If you are only adding a few SKUs or expanding an existing tread, it is still important to communicate why you expanded the line. While such expansions don’t generate the company-wide impact of a new tread, having more specific discussions with sales staff about small changes can reveal important information about products that can inform future decisions, and make sure that the new products don’t get lost in the bigger picture.
It is important to note that the communication above is all meant to happen before (or very soon after) the time when the new product hits your shelves. It is important to plan for follow-up communication until the new product is engrained in everyday business.
For a summary and conclusion, let’s recap the areas of preparation and communication with an example.
Smart Tire Co. (STC) just hired you as product planning manager and your first task is to decide between three new tire opportunities: a Crossover SUV tread, an “eco” tread or an ultra-high performance all-season tread. You prioritize the projects based on filling the biggest gap in STC’s product screen and begin with the eco segment.
Your research revealed that there was a 15% increase in the number of hybrid and alternative fuel vehicles in your distribution area in the last five years. You may consider adding a “fuel-efficient” or “eco” tire line to your product screen. You also consider adding the original equipment tires of the most popular hybrids and alternative fuel vehicles in your area. Lastly, you consider employing both strategies to get the most coverage.
Due to your comprehensive research methods, you realize that one of the eco tires you are considering has a size range that covers most of the key vehicles in the segment and also includes several original equipment fitments for hybrids and alternative fuel vehicles. After discussing your findings with your management team, you learn from the supply chain that the manufacturer has sufficient stock to cover your forecasted demand for one tread. You learn that the warehouse has space to stock but some of the retail stores are limited. You learn that the initial investment will not pressure your credit line with that manufacturer. You move forward by stocking a full line in the warehouse and stores without space constraints. Your priority in the space-constrained stores is to stock the OE fitments.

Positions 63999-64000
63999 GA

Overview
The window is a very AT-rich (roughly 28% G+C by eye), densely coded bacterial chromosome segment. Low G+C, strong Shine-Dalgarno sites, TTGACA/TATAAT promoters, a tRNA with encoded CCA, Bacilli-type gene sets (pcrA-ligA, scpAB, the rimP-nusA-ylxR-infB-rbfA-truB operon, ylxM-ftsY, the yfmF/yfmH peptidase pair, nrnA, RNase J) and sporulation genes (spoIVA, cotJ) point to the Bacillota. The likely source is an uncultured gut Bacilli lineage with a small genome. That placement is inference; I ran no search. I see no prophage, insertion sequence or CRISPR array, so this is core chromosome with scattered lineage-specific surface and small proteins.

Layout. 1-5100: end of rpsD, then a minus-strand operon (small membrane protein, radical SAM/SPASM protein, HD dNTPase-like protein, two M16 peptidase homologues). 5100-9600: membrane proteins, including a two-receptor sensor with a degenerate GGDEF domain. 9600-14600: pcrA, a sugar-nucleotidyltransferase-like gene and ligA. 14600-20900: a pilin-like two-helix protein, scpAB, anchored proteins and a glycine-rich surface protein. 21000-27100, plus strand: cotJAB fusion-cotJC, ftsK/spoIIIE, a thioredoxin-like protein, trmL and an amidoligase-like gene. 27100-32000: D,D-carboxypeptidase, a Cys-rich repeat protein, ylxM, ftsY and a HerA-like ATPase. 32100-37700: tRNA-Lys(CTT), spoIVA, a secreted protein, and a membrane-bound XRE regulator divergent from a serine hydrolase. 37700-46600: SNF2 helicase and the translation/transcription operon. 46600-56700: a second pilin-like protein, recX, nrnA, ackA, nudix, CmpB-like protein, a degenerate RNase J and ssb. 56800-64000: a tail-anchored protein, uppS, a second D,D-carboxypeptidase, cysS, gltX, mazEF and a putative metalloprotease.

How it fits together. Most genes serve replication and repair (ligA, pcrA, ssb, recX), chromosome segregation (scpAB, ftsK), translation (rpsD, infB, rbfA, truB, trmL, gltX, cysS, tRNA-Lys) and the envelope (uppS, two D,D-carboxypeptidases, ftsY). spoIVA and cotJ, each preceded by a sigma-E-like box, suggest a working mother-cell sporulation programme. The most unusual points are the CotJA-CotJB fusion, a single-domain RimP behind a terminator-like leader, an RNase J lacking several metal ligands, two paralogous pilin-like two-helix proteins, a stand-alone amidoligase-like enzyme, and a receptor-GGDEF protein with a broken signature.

The new part numbers are set up in your inventory system, after training your inventory staff on a new process and method of classification. The SKUs for this tread will be classified as “new” for the first six months. After conferring with the marketing department, they will all have a promotion flag at launch, to be reviewed after three months. There are no typographical errors.
You schedule a meeting with the marketing department to discuss the new product. After researching the market, they set the price, update the website with new content and work with the stores to display new POP materials. Next you blast new product announcement emails to the stores with product details and fitments as well as scheduled training sessions for the staff at each store with the manufacturer rep. You prepare a one-page sell sheet that highlights the product benefits and compares against your main competitor. Finally, you set up your own report to view the performance of each new SKU during the three-month promotional period.
You go home, take out the trash and brush your teeth. ■
Robert Abram has worked in the tire industry since 1992, most notably with Dealer Tire LLC and Yokohama Tire Corp.